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Sastry's 10-year study of New Orleans Katrina evacuees shows demographic differences between returning and nonreturning

Stafford says less educated, smaller investors more likely to sell off stock and lock in losses during market downturn

Chen says job fit, job happiness can be achieved over time

Highlights

Deirdre Bloome wins ASA award for work on racial inequality and intergenerational transmission

Bob Willis awarded 2015 Jacob Mincer Award for Lifetime Contributions to the Field of Labor Economics

David Lam is new director of Institute for Social Research

Elizabeth Bruch wins Robert Merton Prize for paper in analytic sociology

Next Brown Bag

Monday, Oct 12
Joe Grengs, Policy & Planning for Social Equity in Transportation

Tom E. Fricke photo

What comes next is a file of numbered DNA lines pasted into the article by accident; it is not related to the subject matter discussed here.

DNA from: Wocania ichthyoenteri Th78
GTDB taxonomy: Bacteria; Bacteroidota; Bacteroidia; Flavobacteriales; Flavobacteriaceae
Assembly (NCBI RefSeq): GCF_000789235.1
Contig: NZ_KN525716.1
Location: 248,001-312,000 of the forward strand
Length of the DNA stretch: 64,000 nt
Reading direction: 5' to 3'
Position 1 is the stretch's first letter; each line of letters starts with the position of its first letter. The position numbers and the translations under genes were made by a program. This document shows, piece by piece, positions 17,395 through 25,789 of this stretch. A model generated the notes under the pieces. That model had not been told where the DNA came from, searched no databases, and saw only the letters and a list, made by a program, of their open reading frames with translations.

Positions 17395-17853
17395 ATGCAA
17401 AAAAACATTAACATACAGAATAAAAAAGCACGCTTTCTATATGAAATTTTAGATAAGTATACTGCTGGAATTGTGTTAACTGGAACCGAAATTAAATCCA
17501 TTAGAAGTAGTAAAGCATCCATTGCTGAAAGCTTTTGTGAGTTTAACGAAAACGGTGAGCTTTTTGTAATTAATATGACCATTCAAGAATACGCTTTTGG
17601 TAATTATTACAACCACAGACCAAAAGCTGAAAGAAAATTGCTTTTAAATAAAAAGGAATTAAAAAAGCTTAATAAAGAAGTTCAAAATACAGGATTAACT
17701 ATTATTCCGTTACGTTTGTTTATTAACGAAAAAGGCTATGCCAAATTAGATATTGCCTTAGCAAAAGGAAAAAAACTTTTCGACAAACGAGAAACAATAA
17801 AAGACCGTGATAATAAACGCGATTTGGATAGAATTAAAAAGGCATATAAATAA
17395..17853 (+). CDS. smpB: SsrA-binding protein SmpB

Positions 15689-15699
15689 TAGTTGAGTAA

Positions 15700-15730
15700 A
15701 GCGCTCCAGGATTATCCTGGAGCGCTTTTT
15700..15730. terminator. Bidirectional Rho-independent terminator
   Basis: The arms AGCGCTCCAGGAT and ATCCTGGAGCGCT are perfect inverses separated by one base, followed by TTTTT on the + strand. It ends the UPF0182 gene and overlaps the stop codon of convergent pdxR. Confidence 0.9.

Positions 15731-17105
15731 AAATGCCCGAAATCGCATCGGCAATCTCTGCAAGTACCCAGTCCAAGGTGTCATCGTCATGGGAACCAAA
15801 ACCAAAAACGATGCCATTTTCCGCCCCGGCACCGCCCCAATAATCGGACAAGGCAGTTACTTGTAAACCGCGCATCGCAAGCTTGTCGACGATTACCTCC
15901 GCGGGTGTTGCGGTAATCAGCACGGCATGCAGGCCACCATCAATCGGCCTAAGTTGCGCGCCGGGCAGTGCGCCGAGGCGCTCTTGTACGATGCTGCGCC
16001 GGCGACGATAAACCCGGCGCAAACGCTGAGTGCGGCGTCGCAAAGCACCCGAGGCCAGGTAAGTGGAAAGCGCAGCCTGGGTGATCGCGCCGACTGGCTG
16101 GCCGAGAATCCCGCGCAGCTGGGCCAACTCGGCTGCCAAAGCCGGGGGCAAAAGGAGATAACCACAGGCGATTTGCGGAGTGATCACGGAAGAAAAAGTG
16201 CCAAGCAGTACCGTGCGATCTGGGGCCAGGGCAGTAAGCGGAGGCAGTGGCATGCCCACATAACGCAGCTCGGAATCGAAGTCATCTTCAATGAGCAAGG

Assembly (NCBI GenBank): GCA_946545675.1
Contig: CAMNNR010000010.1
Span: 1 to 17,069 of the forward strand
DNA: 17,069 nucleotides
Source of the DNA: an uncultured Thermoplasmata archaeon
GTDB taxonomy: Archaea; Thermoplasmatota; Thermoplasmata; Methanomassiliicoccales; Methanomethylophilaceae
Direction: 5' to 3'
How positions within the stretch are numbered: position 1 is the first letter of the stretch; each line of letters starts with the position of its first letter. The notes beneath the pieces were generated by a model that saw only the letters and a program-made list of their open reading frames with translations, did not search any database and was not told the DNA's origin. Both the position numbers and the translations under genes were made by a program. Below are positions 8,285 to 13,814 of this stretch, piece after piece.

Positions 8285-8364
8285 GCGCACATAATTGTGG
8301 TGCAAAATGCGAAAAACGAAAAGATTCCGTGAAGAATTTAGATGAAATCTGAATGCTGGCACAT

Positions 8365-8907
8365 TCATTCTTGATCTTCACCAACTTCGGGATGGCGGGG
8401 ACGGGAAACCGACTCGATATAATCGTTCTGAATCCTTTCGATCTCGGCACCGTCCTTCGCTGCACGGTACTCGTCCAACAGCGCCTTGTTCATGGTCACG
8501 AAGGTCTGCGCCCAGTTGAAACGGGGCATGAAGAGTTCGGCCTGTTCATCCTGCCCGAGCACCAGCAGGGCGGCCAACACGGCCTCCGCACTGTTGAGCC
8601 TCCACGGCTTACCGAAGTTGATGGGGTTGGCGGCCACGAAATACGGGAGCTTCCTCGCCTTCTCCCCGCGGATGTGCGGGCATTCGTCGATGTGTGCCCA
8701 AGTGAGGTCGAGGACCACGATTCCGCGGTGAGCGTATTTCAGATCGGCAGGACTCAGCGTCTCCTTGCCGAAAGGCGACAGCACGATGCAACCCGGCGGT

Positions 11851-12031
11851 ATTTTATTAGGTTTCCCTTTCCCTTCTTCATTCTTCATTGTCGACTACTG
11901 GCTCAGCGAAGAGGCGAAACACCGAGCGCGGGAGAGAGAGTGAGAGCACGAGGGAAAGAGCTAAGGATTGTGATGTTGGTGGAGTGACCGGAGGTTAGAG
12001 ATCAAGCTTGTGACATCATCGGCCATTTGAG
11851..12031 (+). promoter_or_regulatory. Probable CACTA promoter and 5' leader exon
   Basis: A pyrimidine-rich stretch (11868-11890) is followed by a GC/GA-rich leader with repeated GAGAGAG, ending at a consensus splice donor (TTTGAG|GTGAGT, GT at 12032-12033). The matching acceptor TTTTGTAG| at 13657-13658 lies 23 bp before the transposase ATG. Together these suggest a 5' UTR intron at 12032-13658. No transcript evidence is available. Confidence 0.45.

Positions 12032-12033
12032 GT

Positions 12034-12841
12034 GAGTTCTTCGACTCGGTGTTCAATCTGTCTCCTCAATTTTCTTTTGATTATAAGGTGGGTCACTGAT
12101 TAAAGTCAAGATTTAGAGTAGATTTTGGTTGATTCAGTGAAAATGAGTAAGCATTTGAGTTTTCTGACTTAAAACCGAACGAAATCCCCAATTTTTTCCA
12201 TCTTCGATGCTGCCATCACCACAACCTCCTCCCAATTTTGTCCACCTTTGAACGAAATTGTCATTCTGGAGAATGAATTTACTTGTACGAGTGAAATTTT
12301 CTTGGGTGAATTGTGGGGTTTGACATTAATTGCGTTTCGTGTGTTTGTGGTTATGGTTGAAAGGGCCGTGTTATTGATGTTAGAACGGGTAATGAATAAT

Culture and Causality: An Anthropological Comment

Publication Abstract

Fricke, Tom E. 2003. "Culture and Causality: An Anthropological Comment." Population and Development Review, 29(3): 470-479.

Anthropology's unique contribution to a discussion of causality is rooted in its specialization in culture rather than in methodological protocols for bolstering our confidence in correlations. This is so because causal arguments are inherently interpretive and, moreover, because human actors themselves operate in terms of meaning. The best interpretive models direct analytic attention to contexts of meaning and motivation. Because these meanings lie inside of people's heads, the interpretation of causality in these terms demands that the validity of analyses be argued for in terms of logical coherence based on highly localized criteria. As with all explanations of human behavior, demographic explanations are as a consequence open to constant reformulation based on new information and the never-ending search for coherence.

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